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I was initially inspired to write this post because of my recent cravings for things like warm sourdough bread and fluffy blueberry muffins that I will never be able to eat again…sad, isn’t it?! And then I had a very interesting Monday medically…

Missing Food

One of the first symptoms I had with the auto-immune disease was severe food allergies.  I had to literally cut out everything but lettuce and chicken for a few weeks back in 2006 to start this elimination diet.  Basically, that means I eat nothing for a few weeks and start adding back one food at a time to track my reaction to it.  And unfortunately, my reactions were not good to most things I was consuming.

I had to cut out wheat, barley, oats and rye (what most people call the “gluten-free” diet), lactose (no dairy products essentially), in addition to fructose – now let me explain to you the extent of a “fructose-free” diet…it is absolutely miserable.  I had to cut out all fruits and most veggies that contained higher fructose levels than glucose levels.  My most severe reaction was corn – which, by the way, is in everything in America (check out the list I found of things that are secretly derived from corn).  High-fructose corn syrup rules this nation, let alone all of the secret words they use for what actually is derived from corn (ascorbic acid, aspartame, cellulose, maltodextrin, MSG, sorbitol…they even cover Saran Wrap in corn oil to prevent sticking, and are now starting to make sustainable utensils and to-go boxes out of corn…ugh).  What I was left with after this elimination “life-change” was an easier list to remember – any green vegetable, chicken, beef and fish and rice. That’s it.

After 5 years of this gluten-free, lactose-free, corn-free and fructose-free diet, you can imagine I was missing (or should I say craving) things like pasta, being from an extremely Italian family, ice-cream for my sweet tooth, and most importantly fruit. In order to get the vitamins and minerals that most of us get from the food we eat, I had to take vitamin and protein powders and several daily vitamins to make up for this lack of diet.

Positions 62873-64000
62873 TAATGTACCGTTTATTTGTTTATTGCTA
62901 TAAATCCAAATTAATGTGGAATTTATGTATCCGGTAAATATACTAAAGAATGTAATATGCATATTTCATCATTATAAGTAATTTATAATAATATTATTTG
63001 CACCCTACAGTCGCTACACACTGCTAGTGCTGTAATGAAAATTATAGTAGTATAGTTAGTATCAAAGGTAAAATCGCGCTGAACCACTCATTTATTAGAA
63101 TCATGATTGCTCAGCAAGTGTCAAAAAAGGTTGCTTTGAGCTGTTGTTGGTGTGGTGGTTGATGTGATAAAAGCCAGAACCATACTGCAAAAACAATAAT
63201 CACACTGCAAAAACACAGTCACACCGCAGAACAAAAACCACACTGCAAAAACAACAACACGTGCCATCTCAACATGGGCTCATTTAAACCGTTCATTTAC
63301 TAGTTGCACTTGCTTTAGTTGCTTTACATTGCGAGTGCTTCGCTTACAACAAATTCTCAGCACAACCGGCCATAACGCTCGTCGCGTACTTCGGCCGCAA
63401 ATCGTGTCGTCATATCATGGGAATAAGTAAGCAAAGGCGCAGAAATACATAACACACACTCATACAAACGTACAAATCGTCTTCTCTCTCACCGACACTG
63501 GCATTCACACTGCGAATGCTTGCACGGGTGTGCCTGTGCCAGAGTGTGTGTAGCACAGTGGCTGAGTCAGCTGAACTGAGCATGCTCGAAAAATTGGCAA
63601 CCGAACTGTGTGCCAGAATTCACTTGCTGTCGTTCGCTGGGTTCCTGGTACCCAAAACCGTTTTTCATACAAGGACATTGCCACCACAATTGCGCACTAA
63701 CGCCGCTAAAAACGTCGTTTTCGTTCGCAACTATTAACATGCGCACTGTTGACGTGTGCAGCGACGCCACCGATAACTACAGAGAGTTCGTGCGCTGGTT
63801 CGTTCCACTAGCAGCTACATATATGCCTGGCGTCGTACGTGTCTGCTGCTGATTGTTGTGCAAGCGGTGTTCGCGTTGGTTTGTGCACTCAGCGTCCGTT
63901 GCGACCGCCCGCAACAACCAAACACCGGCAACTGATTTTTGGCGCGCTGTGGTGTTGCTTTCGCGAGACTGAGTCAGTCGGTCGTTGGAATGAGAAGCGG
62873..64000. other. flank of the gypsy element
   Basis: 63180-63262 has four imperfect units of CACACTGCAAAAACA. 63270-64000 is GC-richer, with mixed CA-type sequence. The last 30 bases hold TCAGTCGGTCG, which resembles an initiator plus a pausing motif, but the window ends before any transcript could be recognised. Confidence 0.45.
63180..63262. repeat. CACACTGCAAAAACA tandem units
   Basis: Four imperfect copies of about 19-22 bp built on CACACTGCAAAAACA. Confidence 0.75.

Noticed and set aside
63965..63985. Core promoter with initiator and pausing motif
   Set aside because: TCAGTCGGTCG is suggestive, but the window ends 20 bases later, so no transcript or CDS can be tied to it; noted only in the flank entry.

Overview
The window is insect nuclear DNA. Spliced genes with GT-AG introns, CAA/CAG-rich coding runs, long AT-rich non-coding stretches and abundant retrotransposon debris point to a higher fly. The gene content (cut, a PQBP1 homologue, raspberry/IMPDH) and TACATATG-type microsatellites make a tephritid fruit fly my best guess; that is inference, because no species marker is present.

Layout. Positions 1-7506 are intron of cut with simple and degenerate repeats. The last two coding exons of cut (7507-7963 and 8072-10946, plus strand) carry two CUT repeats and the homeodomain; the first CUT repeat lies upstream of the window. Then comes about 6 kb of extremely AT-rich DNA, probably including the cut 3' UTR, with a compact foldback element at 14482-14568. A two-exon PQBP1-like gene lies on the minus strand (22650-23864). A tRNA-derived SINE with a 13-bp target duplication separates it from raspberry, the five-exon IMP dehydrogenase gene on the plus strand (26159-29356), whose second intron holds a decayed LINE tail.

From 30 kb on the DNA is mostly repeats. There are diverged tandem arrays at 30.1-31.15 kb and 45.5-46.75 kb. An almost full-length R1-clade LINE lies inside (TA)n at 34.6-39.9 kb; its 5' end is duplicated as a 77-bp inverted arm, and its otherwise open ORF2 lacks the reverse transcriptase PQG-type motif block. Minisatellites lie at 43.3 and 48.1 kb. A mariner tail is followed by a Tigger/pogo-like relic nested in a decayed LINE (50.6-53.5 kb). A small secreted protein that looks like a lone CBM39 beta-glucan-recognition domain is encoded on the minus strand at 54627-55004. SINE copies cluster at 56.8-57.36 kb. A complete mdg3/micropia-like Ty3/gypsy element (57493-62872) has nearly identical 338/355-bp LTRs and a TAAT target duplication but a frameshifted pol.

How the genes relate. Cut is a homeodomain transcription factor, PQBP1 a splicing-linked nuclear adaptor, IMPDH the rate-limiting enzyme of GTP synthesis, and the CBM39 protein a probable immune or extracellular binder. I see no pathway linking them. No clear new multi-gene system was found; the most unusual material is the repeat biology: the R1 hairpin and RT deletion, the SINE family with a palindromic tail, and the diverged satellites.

After the intense “gut-healing” and “vitamin-intense” regiments I did over the past 5 years to try to change these food allergies, I just recently have been able to add back the fruits and veggies that I’ve been missing! My meals finally have flavor and color to them.  And I’ve even been able to sneak in some cheeses and gelato once in awhile too, which makes me extremely happy.  Cooking is fun again and I’m trying a bunch of new recipes (now they only have to be gluten-free and corn-free).

Speaking of gluten, I still miss bread, pasta, cake, biscotti, croissants, cookies, pizza…can you tell I’m craving these right now?! It has been very difficult to come to terms with the fact that I am extremely allergic to gluten – and not only gluten (which is the binding agent in wheat, barley and rye) but specifically the grains themselves.  This literally means gluten-free people can drink vodka and have ketchup that has vinegar in it…but not me! I have to avoid everything that has a base of grain, including grain vinegar and grain alcohol (yes, that means shots people).  We are still testing out the idea that my sensitivity to these grains could be Celiac Disease, but the biopsy to diagnose this condition is invasive and unnecessary when my symptoms really tell the story.  But as I try to accept this dietary restriction in my life, I am lucky to be living in the generation of gluten-free because I at least have choices at the grocery store and recipes I can find online!

My Manic Monday

I worked from home yesterday because I planned on completing a couple of self-administered medical tests.  Little did I know how much “fun” that would be.